Play and empathy are already understood as basic operations in the formation of identity in developing children. [6] As we attempt to shift our consciousness into the new dimension of cyberspace, we come to realize we need new ground rules for harmonious socialization in a realm which simply does not adhere to the same rules as our own. Rather than assume that the more realistic a simulation of our existing reality we can import into virtual spaces the better, it makes sense to explore such spaces for what they are -- to develop a phenomenology of 3D virtual spaces, as Heim has explored in his numerous books. [7] As is well known by students of art history, artistic explorations are a powerful way to push the boundaries of what we can do if we truly invest in the tools and limitations which are present, or returning to Stein, to acknowledge what is "there there," instead of imposing values inherited from other media.

This aesthetic foundation of play and empathy allows us to return to the theoretical considerations I mentioned at the beginning, but with a fresh and practical appreciation of what it means to be engaged in an artistic social process, one that is inclusive, distributed and values the subjective. In art-historical terms, one can think of Joseph Beuys and his 'social sculptures' as an interesting counterpoint. In psychoanalytic terms, the theorization of object relations and its applications to literature bring up the work of Donald Winnicott, Christopher Bollas and Gabriel Schwab, thinkers who posit the transitional object and transitional space as crucial to the formulation of an emerging subjectivity. In feminist terms, the resistance of an essentialized or ventriloquized subject allows us to re- consider the categories of the user and the avatar, both of which have been neglected as specific entities with issues of their own. And in postcolonial terms, as Florian Roetzer points out, the imperialist model of most virtual spaces has yet to be re-invented from a colonizing and territorial gesture which as he puts it, simply re-inscribes cyberspace as an American policy. [8] These are just a few examples of the kind of theoretical explorations that an aesthetics of play and empathy allows us to open up in consideration of artistic virtual environments. [9]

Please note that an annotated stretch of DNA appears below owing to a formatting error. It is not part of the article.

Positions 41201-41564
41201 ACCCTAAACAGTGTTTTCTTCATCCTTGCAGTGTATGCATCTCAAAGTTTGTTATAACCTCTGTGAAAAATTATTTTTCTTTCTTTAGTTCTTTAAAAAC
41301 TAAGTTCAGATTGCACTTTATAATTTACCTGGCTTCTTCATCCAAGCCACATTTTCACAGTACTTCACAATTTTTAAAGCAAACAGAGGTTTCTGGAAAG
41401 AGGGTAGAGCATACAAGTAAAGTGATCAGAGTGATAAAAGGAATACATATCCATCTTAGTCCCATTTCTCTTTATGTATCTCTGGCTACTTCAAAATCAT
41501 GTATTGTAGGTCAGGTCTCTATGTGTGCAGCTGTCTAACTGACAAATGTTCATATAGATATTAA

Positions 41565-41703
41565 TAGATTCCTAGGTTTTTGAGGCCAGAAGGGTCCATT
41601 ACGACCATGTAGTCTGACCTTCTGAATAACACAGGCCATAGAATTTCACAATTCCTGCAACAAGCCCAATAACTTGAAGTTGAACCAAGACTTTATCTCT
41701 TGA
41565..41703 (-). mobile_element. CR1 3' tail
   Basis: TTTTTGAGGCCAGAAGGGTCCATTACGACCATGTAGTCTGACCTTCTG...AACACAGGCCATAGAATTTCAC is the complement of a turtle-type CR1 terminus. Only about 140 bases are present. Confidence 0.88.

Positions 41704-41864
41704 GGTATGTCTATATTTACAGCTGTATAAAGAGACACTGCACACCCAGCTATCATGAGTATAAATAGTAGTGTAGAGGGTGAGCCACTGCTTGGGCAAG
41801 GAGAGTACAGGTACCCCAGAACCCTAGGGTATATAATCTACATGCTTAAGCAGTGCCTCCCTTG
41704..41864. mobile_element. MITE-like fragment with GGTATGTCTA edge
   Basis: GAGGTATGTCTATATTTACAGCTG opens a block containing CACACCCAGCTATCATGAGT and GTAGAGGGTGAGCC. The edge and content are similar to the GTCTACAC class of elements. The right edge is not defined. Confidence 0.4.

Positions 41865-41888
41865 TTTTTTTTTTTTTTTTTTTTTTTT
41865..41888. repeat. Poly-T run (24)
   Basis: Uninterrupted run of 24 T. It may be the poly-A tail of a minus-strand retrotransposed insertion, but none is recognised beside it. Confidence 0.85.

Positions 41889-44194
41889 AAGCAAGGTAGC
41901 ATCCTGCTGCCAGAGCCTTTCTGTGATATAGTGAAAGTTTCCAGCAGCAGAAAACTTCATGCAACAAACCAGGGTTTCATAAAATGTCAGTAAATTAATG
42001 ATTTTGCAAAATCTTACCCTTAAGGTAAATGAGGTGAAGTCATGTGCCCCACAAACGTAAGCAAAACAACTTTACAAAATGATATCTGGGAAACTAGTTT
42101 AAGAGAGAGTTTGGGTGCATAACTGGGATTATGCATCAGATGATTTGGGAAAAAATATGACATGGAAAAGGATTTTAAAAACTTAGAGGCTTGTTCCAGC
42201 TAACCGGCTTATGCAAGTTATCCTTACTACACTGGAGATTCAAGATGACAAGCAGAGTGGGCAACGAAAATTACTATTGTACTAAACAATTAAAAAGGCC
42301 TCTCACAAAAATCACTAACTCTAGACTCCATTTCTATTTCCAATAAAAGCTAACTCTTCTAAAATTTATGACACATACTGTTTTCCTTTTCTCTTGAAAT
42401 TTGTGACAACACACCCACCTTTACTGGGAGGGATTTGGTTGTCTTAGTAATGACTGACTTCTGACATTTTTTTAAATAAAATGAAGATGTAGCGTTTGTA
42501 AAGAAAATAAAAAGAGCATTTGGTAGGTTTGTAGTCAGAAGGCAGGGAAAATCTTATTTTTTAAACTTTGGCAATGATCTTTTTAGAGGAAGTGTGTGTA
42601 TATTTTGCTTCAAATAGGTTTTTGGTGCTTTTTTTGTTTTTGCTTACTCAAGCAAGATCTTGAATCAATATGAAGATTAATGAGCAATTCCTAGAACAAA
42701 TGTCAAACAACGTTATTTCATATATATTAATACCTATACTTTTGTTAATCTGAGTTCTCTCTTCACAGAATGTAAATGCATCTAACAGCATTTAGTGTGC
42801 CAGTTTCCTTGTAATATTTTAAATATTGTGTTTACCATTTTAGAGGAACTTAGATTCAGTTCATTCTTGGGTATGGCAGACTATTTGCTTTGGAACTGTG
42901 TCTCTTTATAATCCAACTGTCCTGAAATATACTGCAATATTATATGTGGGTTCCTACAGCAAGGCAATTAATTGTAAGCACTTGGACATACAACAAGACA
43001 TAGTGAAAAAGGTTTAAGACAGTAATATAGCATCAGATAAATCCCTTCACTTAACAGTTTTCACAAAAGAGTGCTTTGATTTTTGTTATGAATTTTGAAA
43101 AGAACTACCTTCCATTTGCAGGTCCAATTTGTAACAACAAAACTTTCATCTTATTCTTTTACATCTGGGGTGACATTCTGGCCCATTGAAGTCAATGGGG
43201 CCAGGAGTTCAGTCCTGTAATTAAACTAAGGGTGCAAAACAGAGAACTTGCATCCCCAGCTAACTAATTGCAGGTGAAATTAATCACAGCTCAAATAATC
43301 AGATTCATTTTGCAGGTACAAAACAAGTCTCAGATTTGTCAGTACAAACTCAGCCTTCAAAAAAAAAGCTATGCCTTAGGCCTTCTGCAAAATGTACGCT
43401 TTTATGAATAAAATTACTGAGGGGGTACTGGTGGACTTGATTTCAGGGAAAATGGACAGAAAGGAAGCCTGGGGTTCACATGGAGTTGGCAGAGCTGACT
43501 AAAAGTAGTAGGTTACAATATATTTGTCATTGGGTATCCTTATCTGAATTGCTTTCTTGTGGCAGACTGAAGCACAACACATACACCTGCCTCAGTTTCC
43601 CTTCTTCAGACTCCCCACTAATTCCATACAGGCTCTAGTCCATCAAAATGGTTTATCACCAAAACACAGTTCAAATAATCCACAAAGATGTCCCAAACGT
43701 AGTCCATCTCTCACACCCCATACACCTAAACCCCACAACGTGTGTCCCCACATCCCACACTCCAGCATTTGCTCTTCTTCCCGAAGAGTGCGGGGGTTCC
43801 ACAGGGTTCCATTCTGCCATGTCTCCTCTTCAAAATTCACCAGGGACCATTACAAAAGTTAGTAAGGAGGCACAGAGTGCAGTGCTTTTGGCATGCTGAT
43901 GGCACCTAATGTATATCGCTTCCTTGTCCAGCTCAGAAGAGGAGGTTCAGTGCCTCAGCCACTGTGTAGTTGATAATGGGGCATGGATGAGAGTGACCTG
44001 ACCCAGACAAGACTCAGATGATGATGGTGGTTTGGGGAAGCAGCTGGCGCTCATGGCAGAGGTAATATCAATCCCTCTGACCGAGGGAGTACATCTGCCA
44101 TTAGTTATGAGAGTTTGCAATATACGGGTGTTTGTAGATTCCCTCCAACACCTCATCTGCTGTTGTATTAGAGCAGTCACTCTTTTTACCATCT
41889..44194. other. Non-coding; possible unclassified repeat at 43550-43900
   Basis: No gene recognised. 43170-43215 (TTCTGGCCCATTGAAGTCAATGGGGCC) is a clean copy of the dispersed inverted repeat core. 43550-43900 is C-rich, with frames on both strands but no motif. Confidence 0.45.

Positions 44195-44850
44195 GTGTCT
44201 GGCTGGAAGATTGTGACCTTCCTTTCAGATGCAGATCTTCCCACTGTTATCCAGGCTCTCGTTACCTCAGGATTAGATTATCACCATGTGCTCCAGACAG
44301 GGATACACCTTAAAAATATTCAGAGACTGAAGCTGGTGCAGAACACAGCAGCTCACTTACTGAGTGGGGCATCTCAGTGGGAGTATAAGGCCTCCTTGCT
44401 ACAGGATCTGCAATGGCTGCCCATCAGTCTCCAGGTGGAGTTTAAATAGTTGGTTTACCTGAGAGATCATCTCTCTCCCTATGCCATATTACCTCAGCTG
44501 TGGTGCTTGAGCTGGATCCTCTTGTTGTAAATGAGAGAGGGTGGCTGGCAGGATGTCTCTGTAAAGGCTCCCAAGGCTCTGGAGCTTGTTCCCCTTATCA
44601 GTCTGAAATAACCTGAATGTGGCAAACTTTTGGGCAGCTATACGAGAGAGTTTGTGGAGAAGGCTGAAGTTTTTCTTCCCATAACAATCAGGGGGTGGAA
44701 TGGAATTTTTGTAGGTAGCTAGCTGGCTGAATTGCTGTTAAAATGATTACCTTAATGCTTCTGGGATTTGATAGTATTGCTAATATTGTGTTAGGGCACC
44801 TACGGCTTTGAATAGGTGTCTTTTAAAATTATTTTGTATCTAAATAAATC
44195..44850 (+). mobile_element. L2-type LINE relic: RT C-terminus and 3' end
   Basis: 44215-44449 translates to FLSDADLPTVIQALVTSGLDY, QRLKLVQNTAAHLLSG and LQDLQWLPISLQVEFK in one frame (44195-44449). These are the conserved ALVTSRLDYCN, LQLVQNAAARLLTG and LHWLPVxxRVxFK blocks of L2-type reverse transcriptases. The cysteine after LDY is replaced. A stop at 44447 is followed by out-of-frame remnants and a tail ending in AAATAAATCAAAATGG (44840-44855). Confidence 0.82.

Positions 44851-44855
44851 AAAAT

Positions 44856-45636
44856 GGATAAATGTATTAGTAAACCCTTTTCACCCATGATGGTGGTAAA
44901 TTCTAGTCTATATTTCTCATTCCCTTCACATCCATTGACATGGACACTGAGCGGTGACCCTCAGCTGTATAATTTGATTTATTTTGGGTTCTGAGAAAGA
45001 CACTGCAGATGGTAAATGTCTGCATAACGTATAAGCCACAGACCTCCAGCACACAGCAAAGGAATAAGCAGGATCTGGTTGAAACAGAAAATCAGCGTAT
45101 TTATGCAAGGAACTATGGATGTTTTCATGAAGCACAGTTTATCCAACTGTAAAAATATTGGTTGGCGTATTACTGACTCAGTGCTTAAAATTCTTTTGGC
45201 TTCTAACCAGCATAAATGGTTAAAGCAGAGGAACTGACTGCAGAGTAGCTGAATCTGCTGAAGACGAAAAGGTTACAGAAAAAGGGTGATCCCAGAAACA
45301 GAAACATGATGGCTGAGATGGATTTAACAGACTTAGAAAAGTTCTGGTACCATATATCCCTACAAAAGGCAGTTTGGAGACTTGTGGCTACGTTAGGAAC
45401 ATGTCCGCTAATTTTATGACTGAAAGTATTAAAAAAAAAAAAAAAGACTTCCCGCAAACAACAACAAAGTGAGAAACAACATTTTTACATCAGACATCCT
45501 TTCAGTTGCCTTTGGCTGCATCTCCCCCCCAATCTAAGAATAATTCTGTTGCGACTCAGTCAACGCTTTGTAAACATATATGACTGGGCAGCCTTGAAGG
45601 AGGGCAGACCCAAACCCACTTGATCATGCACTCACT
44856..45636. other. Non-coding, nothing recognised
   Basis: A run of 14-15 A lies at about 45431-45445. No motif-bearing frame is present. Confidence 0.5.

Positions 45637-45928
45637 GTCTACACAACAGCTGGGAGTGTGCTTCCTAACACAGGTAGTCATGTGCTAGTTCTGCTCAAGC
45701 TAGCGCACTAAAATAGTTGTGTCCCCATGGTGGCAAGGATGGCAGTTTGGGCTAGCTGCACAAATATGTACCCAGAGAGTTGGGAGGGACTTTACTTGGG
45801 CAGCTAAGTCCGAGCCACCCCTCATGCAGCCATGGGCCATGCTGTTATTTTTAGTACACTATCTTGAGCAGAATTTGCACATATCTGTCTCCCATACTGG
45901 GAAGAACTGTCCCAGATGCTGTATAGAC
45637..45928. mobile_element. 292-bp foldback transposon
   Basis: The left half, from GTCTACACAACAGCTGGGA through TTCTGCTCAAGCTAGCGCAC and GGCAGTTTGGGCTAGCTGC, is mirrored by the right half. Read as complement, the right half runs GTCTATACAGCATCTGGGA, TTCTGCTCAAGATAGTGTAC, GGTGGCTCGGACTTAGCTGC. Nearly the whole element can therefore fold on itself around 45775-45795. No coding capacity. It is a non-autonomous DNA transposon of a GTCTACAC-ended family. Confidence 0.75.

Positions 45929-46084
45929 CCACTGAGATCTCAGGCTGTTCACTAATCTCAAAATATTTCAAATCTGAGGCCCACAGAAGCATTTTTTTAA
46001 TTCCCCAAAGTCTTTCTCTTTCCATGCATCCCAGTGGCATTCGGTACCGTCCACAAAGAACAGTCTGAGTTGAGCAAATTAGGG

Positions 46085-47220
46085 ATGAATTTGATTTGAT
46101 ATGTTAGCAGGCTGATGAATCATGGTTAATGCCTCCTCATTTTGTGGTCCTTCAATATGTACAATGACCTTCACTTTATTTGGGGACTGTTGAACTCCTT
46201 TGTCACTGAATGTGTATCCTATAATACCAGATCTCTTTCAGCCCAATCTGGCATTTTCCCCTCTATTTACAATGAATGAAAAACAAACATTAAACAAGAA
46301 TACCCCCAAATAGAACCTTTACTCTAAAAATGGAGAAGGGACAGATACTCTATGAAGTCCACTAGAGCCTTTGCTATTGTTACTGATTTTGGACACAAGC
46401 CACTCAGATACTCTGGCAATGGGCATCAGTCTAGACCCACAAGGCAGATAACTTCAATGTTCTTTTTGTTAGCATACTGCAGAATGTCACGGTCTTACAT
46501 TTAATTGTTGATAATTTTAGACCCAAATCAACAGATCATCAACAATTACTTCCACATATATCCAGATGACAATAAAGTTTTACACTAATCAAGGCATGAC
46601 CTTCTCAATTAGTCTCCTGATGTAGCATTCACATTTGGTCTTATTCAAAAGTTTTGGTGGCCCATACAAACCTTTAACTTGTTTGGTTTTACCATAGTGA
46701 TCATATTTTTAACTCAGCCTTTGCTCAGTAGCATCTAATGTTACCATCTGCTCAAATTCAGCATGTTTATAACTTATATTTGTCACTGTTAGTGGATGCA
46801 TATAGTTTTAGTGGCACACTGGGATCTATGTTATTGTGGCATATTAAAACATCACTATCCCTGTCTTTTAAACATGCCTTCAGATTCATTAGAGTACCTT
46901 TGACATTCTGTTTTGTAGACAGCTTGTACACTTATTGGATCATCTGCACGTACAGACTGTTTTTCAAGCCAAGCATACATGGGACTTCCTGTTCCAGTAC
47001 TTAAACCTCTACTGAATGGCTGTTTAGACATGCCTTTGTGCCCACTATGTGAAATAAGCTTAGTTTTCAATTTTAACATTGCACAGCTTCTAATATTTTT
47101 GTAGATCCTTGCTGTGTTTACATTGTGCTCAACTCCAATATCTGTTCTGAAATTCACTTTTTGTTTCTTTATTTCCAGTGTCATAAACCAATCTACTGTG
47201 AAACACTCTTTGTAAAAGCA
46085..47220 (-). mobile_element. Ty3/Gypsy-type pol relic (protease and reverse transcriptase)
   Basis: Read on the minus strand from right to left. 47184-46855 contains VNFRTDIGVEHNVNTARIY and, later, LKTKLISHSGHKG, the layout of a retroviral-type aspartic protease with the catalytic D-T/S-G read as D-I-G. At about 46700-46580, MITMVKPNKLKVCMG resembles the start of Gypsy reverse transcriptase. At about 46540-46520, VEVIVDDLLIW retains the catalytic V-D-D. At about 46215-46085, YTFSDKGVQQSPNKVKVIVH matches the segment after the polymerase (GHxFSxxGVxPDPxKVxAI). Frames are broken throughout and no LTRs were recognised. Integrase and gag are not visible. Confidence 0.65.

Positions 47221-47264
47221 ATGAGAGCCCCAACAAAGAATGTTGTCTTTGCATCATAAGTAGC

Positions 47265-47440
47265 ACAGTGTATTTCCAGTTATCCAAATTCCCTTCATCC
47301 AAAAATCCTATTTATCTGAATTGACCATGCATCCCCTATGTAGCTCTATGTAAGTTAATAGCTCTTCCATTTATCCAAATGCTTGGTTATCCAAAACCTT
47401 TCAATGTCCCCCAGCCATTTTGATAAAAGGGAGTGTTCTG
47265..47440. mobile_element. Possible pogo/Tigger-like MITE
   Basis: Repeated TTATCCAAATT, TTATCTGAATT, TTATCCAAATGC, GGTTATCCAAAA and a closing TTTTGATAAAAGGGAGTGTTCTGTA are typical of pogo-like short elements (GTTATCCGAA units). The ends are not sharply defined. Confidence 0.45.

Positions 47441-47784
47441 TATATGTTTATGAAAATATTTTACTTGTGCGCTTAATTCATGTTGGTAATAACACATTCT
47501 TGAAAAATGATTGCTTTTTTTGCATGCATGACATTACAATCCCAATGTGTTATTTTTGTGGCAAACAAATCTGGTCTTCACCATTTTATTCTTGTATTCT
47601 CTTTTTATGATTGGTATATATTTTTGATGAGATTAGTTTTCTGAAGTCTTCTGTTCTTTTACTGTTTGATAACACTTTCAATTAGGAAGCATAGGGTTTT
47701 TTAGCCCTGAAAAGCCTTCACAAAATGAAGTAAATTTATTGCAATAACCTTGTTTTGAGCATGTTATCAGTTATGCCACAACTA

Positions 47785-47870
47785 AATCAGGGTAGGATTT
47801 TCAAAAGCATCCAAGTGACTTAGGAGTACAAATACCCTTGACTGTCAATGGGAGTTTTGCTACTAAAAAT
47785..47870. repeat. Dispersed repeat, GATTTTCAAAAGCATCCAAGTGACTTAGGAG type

As another example, this type of theorization of 3D virtual worlds allows us to re- consider key issues such as the nature of authorship. As I see it, the sense of pleasure or flow that arises in play is often related to problem solving and pattern detection -- most recognizable in the so-called fan productions, which are rife in such 3D virtual worlds. [10] Fan productions are often dismissed, when they are in fact crucial to the economy of play that characterizes such interactive spaces. An adherence to rigid aesthetic and strictly formal concerns can prevent one from seeing the merits of such fan productions, instead seeing them as mere i itation, or purely derivative -- all of which misses the point completely. Allowing for an expanded definition of authorship, which flows with perfect ease from any number of theoretical considerations whether it is Roland Barthes' death of the author, a feminist critique of authority or, as I suggest, an aesthetics of play and empathy, allows us to embrace the creativity and ponder the potential subversion of the status quo which such fan productions suggest.